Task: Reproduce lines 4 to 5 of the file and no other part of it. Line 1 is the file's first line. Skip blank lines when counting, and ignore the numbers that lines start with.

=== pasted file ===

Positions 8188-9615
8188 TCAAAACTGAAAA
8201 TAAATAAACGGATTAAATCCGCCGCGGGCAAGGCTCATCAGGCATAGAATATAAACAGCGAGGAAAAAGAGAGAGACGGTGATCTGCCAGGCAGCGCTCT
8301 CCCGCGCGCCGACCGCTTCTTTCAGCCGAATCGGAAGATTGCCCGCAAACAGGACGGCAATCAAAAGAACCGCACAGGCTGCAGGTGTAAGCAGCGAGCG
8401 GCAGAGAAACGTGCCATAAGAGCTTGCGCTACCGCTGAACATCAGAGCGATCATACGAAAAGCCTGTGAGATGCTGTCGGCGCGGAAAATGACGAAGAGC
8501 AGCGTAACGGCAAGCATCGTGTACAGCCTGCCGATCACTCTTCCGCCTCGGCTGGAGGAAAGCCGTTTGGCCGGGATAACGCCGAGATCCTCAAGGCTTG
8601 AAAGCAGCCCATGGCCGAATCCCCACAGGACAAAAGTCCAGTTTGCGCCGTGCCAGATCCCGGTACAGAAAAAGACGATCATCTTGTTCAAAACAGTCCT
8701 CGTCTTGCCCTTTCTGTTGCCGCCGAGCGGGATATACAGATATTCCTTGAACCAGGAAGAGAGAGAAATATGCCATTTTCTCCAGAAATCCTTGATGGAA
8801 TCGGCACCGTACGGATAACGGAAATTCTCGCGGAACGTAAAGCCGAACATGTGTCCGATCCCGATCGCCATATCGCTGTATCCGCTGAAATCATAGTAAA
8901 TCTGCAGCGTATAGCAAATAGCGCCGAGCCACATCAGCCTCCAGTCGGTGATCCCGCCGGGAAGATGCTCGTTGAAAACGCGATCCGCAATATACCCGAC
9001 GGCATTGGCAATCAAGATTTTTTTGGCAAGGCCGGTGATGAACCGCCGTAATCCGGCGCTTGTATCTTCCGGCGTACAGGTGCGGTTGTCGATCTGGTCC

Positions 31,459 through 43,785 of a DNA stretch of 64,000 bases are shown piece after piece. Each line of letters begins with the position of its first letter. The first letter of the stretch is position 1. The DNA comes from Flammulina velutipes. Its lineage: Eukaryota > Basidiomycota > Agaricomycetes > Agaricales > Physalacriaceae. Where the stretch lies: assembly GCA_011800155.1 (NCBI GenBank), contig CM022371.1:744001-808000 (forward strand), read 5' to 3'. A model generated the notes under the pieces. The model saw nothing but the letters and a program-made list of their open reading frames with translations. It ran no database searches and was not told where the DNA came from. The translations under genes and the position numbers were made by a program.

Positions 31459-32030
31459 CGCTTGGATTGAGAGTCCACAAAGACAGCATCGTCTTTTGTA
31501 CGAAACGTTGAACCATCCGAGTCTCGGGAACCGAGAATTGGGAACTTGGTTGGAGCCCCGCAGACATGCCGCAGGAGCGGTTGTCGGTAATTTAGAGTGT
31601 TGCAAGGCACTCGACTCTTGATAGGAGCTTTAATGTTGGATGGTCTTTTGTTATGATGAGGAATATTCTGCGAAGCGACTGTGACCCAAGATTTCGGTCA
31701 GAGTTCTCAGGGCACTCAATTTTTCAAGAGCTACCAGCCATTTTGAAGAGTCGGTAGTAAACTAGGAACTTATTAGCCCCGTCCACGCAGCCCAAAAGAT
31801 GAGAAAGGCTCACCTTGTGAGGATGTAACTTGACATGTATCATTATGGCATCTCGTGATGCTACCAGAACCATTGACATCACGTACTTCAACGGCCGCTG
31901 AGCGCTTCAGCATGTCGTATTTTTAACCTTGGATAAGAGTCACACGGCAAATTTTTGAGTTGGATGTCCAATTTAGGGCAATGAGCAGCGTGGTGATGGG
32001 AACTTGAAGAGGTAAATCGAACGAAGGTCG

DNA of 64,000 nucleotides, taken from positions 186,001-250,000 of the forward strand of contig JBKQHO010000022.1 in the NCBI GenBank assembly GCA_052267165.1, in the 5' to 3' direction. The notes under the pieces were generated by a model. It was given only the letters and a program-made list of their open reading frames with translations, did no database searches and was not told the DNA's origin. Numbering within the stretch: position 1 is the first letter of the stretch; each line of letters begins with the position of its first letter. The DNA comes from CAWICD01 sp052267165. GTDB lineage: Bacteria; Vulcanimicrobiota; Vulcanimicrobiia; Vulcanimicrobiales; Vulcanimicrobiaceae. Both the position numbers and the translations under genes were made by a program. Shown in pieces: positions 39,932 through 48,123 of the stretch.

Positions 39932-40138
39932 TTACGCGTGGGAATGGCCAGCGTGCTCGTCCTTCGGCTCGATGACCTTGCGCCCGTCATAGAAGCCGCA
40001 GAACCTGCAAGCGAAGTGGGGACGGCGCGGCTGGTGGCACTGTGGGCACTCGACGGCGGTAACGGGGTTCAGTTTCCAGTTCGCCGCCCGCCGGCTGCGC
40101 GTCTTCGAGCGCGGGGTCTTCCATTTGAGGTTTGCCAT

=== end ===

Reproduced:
8301 CCCGCGCGCCGACCGCTTCTTTCAGCCGAATCGGAAGATTGCCCGCAAACAGGACGGCAATCAAAAGAACCGCACAGGCTGCAGGTGTAAGCAGCGAGCG
8401 GCAGAGAAACGTGCCATAAGAGCTTGCGCTACCGCTGAACATCAGAGCGATCATACGAAAAGCCTGTGAGATGCTGTCGGCGCGGAAAATGACGAAGAGC